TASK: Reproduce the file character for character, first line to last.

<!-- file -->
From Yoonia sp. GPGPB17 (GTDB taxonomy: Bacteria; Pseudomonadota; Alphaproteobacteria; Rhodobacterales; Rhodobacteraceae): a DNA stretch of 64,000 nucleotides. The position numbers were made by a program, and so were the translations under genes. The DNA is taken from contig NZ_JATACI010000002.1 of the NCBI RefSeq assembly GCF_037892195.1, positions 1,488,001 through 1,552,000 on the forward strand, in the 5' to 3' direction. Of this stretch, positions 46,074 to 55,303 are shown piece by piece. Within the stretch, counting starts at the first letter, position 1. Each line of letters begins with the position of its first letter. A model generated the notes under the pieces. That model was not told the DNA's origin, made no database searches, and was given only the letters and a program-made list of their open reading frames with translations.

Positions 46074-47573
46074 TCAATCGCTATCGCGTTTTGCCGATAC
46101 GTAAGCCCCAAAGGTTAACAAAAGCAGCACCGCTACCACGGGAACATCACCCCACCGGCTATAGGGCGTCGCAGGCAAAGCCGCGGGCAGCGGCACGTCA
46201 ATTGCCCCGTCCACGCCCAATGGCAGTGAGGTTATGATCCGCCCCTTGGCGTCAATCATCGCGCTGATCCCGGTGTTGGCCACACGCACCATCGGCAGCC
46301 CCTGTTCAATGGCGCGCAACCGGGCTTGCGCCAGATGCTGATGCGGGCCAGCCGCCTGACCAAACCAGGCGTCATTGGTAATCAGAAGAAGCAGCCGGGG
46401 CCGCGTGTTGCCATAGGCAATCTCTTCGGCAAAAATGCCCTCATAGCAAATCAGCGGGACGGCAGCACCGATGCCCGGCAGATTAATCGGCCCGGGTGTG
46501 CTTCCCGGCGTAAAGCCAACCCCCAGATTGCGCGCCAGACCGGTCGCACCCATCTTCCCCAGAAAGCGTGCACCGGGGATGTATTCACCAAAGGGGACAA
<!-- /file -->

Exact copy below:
From Yoonia sp. GPGPB17 (GTDB taxonomy: Bacteria; Pseudomonadota; Alphaproteobacteria; Rhodobacterales; Rhodobacteraceae): a DNA stretch of 64,000 nucleotides. The position numbers were made by a program, and so were the translations under genes. The DNA is taken from contig NZ_JATACI010000002.1 of the NCBI RefSeq assembly GCF_037892195.1, positions 1,488,001 through 1,552,000 on the forward strand, in the 5' to 3' direction. Of this stretch, positions 46,074 to 55,303 are shown piece by piece. Within the stretch, counting starts at the first letter, position 1. Each line of letters begins with the position of its first letter. A model generated the notes under the pieces. That model was not told the DNA's origin, made no database searches, and was given only the letters and a program-made list of their open reading frames with translations.

Positions 46074-47573
46074 TCAATCGCTATCGCGTTTTGCCGATAC
46101 GTAAGCCCCAAAGGTTAACAAAAGCAGCACCGCTACCACGGGAACATCACCCCACCGGCTATAGGGCGTCGCAGGCAAAGCCGCGGGCAGCGGCACGTCA
46201 ATTGCCCCGTCCACGCCCAATGGCAGTGAGGTTATGATCCGCCCCTTGGCGTCAATCATCGCGCTGATCCCGGTGTTGGCCACACGCACCATCGGCAGCC
46301 CCTGTTCAATGGCGCGCAACCGGGCTTGCGCCAGATGCTGATGCGGGCCAGCCGCCTGACCAAACCAGGCGTCATTGGTAATCAGAAGAAGCAGCCGGGG
46401 CCGCGTGTTGCCATAGGCAATCTCTTCGGCAAAAATGCCCTCATAGCAAATCAGCGGGACGGCAGCACCGATGCCCGGCAGATTAATCGGCCCGGGTGTG
46501 CTTCCCGGCGTAAAGCCAACCCCCAGATTGCGCGCCAGACCGGTCGCACCCATCTTCCCCAGAAAGCGTGCACCGGGGATGTATTCACCAAAGGGGACAA